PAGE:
The Ag Globe TrotterDr. Dave M. Kohl
Welcome to the weekly edition of The Ag Globe Trotter by Dr. Dave Kohl.
For this edition, let's “do a 180” and discuss some of the problems you want to have as a business. In other words, what are some of the good problems that show you are doing something correctly.
You pay a lot of taxes
An experienced lender once bestowed the following wisdom at a producer meeting, “Very few businesses go broke paying income taxes.” Being faced with higher taxes is a great problem to have. With the COVID-19 pandemic, we will see an economic divide in bottom line results for 2020. Some producers will have solid production combined with timely marketing and government support payments that have amounted to considerable taxable income.
Retain a good tax advisor and find the sweet spot of paying taxes and taking deductions. Do not forget you can max out your retirement contributions as a form of diversifying your investments. Yes, you can also reduce taxable income by purchasing capital assets such as machinery, equipment and facilities. Prior to making a decision, take some time to examine your priorities and balance your needs with wants.
Your lender wants to loan you money
This is a good problem to have. If you have strong profits and cash flow, your lender may raise your borrowing capacity. However, be careful not to max out your credit limit in case of adversity. Next, build your working capital war chest for adversity and opportunities. Maintain working capital to expenses above 25% or a strong current ratio of 2:1. If you are profitable, do not expand too fast and outgrow your business acumen or your market capacity.
Everyone wants to work for you
Do you have a reputation as a great place to work? As farms and ranches consolidate, this will definitely be a desirable attribute. The question then becomes, do you have the human resource system in place to attract and retain the right people, including family members? One advantage that a farm business has is that you have people who can think and problem solve, rather than get stuck on one task or be in the proverbial mental silo. The key is to develop a good working culture to unleash the creativity and passion of your employees. A few mistakes will be made along the way, but in the long-run the overall income will be beneficial.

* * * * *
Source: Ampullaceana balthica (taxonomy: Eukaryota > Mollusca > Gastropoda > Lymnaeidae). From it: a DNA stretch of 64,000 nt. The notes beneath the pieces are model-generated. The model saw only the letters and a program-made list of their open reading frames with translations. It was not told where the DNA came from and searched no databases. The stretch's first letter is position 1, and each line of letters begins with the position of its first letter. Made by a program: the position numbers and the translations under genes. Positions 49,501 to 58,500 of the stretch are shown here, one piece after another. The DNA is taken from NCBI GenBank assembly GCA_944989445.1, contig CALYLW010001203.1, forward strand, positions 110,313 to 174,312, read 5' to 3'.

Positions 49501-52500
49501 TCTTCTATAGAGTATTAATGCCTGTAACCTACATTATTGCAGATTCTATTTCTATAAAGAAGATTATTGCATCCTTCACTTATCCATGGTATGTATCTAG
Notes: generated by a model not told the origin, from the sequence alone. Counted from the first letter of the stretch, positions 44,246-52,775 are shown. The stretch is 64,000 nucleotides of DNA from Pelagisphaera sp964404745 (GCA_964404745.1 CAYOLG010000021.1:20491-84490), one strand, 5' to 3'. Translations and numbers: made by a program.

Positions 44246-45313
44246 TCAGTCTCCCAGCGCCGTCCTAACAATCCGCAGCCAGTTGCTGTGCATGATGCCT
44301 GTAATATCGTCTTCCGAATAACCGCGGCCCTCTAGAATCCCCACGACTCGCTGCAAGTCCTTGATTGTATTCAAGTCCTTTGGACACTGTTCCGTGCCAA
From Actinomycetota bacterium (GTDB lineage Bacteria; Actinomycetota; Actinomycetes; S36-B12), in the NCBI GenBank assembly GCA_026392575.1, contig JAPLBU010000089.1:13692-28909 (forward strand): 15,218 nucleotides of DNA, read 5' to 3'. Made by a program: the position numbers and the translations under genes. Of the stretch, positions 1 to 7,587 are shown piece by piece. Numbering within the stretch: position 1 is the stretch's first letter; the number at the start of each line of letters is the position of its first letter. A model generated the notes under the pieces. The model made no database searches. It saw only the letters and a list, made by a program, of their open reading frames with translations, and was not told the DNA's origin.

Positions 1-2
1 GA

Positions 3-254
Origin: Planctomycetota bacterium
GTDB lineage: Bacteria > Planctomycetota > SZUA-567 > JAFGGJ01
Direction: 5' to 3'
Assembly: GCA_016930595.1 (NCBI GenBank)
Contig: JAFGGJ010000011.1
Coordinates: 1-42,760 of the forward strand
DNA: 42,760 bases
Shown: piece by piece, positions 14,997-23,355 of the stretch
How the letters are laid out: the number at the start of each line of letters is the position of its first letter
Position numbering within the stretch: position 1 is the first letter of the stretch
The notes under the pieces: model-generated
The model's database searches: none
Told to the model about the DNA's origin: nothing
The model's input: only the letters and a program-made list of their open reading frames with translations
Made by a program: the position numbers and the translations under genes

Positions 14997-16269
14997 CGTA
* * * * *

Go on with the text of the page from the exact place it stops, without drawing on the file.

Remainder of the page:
In future articles, we will continue our discussions of good problems to have as a business.
Dr. Kohl is Professor Emeritus of Agricultural Finance and Small Business Management and Entrepreneurship in the Department of Agricultural and Applied Economics at Virginia Polytechnic Institute and State University. Dr. Kohl has traveled over 8 million miles throughout his professional career and has conducted more than 6,000 workshops and seminars for agricultural groups such as bankers, Farm Credit, FSA and regulators, as well as producer and agribusiness groups. He has published four books and over 1,300 articles on financial and business-related topics in journals, extension and other popular publications.
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